If you want to execute the same using Postman or Fiddler, you can grab the Function URL as well. Note that the AuthToken is in the URL.

Function Url

Step 15: Since I am going to do an update, I don’t want the function call to trigger the change. So, just turn off “GET” and save. This means that the “traceloglevel” will only be updated on a “POST”, and not on a “GET” with query string.

Functions Integrate.png

Step 16: Now it is time to export the API definition JSON for consumption by Flow.

API Definition.png

Step 17: Choose “Function Preview” as the API Definition Key and then click “Generate API Definition Template” button to generate the Swagger JSON.

API Definition Generate.png

Step 18: Now click on the “Authenticate” button and enter the function auth key (see Step 14) in the API Key textbox and click on “Authenticate” button in the dialog box.

Authenticate.png

You should see a green tick next to the apiKeyQuery. This means that the key has been accepted.

Authenticated.png

Step 19: Now it is time to add the post body structure to the Swagger JSON. I used the Swagger editor to play around with the schema and understand how this works. Thank you Nishant Rana for this tip.

Swagger JSON

You should now able able to POST to this function easily and inspect the responses.

Swagger Response.png

Step 20: Now click on the “Export to PowerApps+Flow” button and then on the “Download” button. You should now be prompted to save ApiDef.json into your file system.

Export to PowerApps Flow.png

Step 21: Now it is time to navigate to Flow

Microsoft Flow

Step 22: You can now create a custom connector to hookup Function and Flow.

Custom Connector.png

Step 23: It is now time to import the Swagger JSON file from Step 20. Choose “Create custom connector” and then “Import an OpenAPI file”. In this dialog box, choose the Swagger JSON file from Step 20.

Step 24: Specify the details about the custom connector. This will be used to later search the connector when you build the Flow.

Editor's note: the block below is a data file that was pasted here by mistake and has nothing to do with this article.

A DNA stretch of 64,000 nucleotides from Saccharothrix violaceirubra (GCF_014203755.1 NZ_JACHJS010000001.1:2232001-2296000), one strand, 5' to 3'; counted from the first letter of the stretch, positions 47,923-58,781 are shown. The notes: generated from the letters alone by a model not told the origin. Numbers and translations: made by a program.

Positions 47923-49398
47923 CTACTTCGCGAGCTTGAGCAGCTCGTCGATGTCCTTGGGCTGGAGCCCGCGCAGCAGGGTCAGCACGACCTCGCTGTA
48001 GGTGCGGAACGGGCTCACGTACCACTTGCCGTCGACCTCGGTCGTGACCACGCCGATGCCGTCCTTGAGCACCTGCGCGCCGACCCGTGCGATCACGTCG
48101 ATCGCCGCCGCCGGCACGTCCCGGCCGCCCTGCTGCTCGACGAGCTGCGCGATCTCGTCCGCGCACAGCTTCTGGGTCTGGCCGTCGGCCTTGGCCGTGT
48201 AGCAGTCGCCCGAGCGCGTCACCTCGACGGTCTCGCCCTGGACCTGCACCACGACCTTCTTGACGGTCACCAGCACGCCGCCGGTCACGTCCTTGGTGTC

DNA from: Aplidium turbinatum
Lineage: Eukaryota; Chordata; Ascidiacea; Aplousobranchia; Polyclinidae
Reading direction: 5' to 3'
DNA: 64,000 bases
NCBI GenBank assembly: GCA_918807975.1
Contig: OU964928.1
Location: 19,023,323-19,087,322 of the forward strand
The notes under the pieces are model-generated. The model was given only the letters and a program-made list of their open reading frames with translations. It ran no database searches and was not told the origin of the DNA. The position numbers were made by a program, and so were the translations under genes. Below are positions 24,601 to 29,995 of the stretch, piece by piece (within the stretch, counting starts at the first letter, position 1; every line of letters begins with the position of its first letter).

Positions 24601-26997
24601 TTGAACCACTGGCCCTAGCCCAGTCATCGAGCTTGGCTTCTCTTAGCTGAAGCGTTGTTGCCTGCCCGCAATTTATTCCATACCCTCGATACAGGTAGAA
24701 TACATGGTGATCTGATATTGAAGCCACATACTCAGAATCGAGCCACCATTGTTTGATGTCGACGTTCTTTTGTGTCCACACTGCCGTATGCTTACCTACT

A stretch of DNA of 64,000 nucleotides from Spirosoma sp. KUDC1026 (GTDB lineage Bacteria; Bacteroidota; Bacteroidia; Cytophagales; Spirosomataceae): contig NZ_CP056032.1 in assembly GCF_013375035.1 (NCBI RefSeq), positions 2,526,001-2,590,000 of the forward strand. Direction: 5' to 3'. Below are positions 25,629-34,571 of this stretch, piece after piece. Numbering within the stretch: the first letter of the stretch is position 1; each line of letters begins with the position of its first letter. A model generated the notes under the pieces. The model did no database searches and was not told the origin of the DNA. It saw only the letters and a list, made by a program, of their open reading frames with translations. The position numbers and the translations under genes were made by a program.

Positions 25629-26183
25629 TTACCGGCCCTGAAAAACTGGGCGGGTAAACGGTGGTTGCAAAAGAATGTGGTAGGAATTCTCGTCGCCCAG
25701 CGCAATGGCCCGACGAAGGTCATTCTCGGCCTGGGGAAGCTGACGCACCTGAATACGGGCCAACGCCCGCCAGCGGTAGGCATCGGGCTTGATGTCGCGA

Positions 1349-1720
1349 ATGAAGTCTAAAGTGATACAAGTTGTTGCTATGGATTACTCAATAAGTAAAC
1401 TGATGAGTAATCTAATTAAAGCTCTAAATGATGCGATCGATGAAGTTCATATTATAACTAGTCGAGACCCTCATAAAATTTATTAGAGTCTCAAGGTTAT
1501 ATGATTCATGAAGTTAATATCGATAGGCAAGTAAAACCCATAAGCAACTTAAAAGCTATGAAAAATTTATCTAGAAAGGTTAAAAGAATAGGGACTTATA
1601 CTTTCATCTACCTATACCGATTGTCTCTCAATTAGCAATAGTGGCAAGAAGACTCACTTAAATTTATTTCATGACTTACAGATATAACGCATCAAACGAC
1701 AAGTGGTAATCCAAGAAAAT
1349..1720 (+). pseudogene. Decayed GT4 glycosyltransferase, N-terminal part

Connector Information.png

Step 25: Just click next, as the API key will be specified on the connection, not on the connector. The URL query string parameter is “code”.

Connector Api Key

Step 26: Since I just have only “ModifyTraceLogSetting” action, this is the only one that shows up. If you have multiple functions on the Functions app, multiple operations should be displayed on this screen.

Connector Action Definitions

Step 27: If you navigate down, you can see that the connector has picked up the message body that is to be sent with the POST.

Connector Message Body.png

Step 28: If you click on the “traceloglevel” parameter, you see see details about the POST body.

Connector Post Message Param.png

Step 29: This is the time to create the connection that will be used by the connector.

Connector Test.png

Step 30: Enter the Function API key that you got from Step 14. This will be used to invoke the Function.

Connections Api Key

Step 31: The connection does not show up straight away. You will have to click on the little refresh icon that is to the right of the Connections section. You can now test the connection by clicking the “Test Operation” button, and choosing the parameter value for “traceloglevel” that will be sent with the POST body. You can also see the live response from the Function on this screen.

Connections Test with body.png

Connections Result

Step 32: Once you have saved your connector, you will see something like this below, on the list of custom connectors.

Custom Connector View